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November 2, 2009

Survival Guide for the Western Indies

by Jac Coyne | Lacrosse Magazine Online Staff | Coyne Archive

When the 2010 Division III women's lacrosse season starts there will be 12 hearty programs operating west of the Mississippi.*

Despite their locations thousands of miles away from the lacrosse-dense Eastern Seaboard, they proudly hold the lacrosse flag aloft in the face of tough scheduling, challenging recruiting tools, and remote access to traditional high school hotbeds. They are truly the pioneers of our sport and, even if they aren't considered overly-competitive at this point, they should be lauded for providing more options.

And I'm worried about them.

I'm worried primarily because this year marks the first time since 2001 that the western independents are in serious jeopardy of being unrepresented in the NCAA tournament field. A lot of people probably don't think this is a big deal. Others will say that is the way it should be; we shouldn't be wasting bids on these teams that have very little chance of going deep in the tournament.

Say what you want about Colorado College and, in the last couple of years, Claremont, getting an invitation to the tourney, but those selections held great importance for continued western growth. In addition to the programs popping up all alone, like Dallas, Carthage (Wis.), North Central (Ill.) and Fontbonne (Mo.), we're starting to see enclaves.

We already have a SoCal group (Claremont, Pomona, Redlands, and Whittier) and a Pacific Northwest bunching (Linfield, Puget Sound and Pacific). This is a very important phenomenon. While the development of these teams lends itself in part to the nature of the schools - small, private institutions that draw well in the East - there is no question that the accessibility to an essentially dedicated Pool B bid for the western teams sweetened the pot.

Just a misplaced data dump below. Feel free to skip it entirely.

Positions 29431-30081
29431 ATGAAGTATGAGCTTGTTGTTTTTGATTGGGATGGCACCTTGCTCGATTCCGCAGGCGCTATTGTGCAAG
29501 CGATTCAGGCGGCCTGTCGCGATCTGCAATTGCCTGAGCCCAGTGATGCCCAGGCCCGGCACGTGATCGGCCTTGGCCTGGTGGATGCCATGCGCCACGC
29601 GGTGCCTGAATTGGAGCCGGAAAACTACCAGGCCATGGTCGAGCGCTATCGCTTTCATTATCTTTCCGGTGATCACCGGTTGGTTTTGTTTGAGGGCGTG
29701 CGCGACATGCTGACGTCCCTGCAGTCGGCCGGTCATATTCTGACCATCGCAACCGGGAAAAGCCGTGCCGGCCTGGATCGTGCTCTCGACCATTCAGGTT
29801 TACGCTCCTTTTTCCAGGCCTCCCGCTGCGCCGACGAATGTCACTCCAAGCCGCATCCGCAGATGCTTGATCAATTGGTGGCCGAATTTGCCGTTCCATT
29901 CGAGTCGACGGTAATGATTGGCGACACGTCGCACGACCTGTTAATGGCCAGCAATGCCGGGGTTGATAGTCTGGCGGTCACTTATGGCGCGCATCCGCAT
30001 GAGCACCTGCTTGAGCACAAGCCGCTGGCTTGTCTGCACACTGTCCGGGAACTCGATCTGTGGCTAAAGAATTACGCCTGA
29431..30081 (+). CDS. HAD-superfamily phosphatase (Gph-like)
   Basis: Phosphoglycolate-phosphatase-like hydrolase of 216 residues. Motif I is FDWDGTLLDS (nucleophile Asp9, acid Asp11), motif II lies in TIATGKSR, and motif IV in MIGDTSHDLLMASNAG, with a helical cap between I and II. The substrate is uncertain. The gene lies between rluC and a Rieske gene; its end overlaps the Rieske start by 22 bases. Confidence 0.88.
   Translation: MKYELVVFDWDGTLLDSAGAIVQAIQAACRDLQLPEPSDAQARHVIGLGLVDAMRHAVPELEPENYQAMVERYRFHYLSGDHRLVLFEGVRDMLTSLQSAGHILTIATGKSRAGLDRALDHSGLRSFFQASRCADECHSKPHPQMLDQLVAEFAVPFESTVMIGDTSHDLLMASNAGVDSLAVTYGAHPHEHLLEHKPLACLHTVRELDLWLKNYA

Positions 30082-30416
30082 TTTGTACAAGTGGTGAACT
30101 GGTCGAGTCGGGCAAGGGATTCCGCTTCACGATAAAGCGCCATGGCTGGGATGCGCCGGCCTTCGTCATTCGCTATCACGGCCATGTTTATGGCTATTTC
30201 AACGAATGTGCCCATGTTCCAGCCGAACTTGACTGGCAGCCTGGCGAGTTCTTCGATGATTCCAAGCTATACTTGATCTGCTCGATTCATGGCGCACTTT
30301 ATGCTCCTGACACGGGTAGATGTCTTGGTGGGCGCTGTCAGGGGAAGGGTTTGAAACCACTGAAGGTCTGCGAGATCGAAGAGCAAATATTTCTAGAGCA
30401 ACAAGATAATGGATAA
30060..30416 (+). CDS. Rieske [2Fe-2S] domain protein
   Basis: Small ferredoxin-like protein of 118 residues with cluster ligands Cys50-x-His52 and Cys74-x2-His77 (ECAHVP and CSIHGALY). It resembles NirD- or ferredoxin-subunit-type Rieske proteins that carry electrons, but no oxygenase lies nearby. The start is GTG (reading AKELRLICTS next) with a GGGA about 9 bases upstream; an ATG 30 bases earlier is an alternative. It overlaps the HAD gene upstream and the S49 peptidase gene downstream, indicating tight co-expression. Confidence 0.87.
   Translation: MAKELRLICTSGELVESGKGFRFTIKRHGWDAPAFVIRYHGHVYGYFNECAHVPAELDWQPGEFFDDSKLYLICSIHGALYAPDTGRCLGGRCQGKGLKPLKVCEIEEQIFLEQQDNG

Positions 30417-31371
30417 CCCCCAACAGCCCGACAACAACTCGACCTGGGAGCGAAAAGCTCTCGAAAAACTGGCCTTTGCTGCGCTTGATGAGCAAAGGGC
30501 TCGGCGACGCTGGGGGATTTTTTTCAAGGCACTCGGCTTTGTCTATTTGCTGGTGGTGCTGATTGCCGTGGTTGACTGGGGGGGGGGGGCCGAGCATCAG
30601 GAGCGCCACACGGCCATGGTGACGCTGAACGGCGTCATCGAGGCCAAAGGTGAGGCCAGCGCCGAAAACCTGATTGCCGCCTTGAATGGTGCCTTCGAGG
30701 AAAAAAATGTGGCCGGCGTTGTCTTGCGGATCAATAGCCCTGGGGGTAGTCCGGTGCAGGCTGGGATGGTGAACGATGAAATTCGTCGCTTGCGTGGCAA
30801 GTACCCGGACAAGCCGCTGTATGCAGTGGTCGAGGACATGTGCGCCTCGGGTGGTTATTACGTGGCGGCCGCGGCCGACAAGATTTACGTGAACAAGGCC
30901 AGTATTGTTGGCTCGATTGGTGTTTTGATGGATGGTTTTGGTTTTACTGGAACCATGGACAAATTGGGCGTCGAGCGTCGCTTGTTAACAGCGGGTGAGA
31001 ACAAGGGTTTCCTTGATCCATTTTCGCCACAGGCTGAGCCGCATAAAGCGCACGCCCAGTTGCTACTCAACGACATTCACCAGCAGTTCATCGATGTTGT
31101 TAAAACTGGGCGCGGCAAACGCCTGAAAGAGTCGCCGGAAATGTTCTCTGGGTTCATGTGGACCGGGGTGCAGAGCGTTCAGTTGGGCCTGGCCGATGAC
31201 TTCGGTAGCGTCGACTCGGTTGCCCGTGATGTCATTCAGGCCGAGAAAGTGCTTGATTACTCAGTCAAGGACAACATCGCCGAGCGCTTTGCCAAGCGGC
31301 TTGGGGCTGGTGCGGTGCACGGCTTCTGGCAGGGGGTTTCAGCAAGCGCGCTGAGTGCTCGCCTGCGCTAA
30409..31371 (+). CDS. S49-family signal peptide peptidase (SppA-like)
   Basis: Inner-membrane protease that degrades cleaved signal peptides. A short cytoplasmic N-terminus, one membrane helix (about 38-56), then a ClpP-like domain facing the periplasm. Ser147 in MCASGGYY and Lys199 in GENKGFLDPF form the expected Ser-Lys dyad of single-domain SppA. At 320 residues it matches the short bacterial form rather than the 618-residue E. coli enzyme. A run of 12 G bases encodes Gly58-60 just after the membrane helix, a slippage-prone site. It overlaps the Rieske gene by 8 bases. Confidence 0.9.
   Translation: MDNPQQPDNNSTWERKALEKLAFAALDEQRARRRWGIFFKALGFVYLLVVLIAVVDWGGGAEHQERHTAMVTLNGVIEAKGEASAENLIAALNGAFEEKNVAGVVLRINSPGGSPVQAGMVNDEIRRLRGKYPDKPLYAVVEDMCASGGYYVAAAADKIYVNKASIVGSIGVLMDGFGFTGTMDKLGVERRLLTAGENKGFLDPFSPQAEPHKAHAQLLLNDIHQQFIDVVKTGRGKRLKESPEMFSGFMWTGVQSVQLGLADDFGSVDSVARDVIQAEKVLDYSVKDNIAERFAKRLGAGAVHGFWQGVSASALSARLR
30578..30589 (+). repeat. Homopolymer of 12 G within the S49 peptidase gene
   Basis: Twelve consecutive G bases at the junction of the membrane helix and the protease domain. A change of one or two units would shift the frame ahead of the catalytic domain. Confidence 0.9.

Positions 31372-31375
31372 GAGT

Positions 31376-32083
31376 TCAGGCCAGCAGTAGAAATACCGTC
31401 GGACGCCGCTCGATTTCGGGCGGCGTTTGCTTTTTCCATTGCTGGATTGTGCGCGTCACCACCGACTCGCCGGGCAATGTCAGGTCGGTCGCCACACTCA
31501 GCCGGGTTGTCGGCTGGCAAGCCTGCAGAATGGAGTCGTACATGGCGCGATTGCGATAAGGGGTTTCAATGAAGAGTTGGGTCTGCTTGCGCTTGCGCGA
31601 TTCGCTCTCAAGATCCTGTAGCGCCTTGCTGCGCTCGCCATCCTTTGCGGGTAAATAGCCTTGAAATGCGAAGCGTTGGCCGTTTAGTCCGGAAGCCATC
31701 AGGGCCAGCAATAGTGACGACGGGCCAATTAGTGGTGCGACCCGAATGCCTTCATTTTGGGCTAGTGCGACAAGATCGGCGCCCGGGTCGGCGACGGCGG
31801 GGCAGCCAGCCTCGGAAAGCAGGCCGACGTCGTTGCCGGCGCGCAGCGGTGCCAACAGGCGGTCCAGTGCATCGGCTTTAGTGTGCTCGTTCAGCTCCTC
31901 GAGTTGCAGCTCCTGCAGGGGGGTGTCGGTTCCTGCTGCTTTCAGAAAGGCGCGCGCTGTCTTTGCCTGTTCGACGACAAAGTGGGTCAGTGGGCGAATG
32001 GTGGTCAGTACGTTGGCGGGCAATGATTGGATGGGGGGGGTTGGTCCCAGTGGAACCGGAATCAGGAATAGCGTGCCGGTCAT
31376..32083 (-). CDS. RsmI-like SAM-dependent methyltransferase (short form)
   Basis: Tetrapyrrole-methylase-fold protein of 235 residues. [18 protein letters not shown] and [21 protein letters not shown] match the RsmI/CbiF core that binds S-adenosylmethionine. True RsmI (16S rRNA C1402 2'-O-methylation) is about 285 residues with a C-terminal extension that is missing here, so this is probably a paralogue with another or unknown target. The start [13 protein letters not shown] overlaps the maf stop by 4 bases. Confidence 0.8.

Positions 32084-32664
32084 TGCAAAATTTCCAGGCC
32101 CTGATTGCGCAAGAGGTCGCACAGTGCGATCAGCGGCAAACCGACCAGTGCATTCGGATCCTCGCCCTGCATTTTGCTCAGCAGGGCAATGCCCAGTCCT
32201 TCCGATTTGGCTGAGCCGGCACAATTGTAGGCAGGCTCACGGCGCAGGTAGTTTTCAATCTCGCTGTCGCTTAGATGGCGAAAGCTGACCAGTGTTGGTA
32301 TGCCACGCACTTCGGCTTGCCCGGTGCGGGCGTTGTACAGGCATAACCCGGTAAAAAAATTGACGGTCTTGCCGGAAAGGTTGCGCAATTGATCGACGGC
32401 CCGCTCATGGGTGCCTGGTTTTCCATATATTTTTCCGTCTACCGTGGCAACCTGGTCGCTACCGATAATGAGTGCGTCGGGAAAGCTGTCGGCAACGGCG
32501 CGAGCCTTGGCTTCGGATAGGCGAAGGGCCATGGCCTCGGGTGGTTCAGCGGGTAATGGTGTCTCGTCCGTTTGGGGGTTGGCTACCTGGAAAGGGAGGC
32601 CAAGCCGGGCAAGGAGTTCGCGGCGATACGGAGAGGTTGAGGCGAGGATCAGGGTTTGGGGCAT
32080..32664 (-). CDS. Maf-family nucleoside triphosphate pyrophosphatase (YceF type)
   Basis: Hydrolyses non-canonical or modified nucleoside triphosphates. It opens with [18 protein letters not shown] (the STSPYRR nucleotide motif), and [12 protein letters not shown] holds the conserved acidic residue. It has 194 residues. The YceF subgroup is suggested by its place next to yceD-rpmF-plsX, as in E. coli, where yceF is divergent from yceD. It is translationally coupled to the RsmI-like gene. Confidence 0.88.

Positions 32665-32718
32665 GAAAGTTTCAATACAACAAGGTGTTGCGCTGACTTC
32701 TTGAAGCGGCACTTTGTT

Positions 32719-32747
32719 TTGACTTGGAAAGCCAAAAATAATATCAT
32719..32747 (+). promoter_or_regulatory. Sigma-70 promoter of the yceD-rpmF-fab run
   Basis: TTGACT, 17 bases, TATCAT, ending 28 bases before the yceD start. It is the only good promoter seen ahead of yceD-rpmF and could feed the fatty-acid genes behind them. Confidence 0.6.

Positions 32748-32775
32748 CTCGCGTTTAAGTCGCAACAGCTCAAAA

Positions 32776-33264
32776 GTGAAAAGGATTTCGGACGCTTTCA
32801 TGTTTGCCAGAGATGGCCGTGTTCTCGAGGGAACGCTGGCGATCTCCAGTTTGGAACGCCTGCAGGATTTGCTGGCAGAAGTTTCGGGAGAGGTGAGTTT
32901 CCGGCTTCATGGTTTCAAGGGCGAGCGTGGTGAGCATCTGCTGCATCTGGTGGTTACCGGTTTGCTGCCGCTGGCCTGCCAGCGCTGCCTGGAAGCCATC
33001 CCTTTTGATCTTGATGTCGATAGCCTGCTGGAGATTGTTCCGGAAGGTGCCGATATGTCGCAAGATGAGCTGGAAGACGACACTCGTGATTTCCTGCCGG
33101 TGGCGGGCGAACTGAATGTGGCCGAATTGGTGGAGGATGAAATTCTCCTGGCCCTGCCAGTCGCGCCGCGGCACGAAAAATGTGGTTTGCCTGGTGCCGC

Through no fault of anyone's really, that one bid may be reeled Back East this spring.

There will be five Pool B bids again in 2010, according to Michelle Forkner at the NCAA, and four of the teams that captured B berths in '09 - TCNJ, Rowan, Catholic and Drew - are strong candidates to reprise their roles. This would seem to again leave one bid for the Western Indies, but a new candidate has arisen.

In 2010, Adrian (Mich.) has to be considered the front-runner for the final spot.

Honestly, I thought Adrian was going to grab a spot last year, and had the Bulldogs defeated either Wittenberg or Wooster, they probably would have. Adrian's penchant for running up the score - John Sung's team hung 33 goals on two different overmatched opponents last spring - probably didn't endear itself to the committee, but it still had a strong resume and may have acquitted itself better than Claremont. This year, there won't be any conjecture as the Bulldogs and Athenas meet on May 5 to likely determine who gets the final berth.

If Adrian wins and the Western Indies are frozen out of the tournament, it will be a setback for our westerly friends. The potential for this scenario means action must be taken to strengthen their foundation and the solution is relatively obvious, although it will take a combined effort - and perhaps embracing the notion of "the greater good" - to implement it.

The Western Indies need to develop, publicize and brand an early-season or spring break tournament.